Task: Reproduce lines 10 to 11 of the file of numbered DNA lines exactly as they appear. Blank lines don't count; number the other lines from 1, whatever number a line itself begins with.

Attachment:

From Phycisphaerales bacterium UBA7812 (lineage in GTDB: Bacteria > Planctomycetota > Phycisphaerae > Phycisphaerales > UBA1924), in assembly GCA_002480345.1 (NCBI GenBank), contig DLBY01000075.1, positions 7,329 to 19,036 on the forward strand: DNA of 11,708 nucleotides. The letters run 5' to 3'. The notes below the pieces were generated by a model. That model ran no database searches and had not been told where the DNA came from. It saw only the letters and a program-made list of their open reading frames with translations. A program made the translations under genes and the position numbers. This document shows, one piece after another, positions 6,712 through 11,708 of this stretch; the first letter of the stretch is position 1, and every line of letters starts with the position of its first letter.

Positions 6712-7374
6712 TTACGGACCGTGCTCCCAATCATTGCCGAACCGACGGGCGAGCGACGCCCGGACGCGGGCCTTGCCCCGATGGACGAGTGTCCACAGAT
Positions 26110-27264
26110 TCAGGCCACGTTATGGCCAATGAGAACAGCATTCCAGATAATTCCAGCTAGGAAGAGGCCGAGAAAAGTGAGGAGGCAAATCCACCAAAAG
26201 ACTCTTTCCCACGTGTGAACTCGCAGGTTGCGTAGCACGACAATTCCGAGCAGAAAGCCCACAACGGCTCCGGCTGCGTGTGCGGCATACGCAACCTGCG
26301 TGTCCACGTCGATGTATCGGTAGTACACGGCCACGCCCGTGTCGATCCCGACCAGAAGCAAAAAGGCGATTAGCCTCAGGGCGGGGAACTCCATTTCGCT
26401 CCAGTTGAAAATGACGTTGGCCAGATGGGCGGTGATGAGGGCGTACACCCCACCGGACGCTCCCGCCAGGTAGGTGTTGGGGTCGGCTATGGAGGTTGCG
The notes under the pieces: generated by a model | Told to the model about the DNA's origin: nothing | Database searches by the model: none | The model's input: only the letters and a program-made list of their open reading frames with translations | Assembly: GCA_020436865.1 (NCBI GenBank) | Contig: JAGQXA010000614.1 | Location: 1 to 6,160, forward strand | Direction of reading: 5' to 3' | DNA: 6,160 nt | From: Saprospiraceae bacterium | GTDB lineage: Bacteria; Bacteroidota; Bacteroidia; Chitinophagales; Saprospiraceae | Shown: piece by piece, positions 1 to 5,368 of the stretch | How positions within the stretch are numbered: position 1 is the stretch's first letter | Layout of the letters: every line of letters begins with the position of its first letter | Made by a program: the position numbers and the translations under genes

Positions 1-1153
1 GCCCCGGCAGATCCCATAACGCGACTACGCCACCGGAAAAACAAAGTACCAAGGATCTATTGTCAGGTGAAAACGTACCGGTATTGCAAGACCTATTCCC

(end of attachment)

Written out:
Positions 1-1153
1 GCCCCGGCAGATCCCATAACGCGACTACGCCACCGGAAAAACAAAGTACCAAGGATCTATTGTCAGGTGAAAACGTACCGGTATTGCAAGACCTATTCCC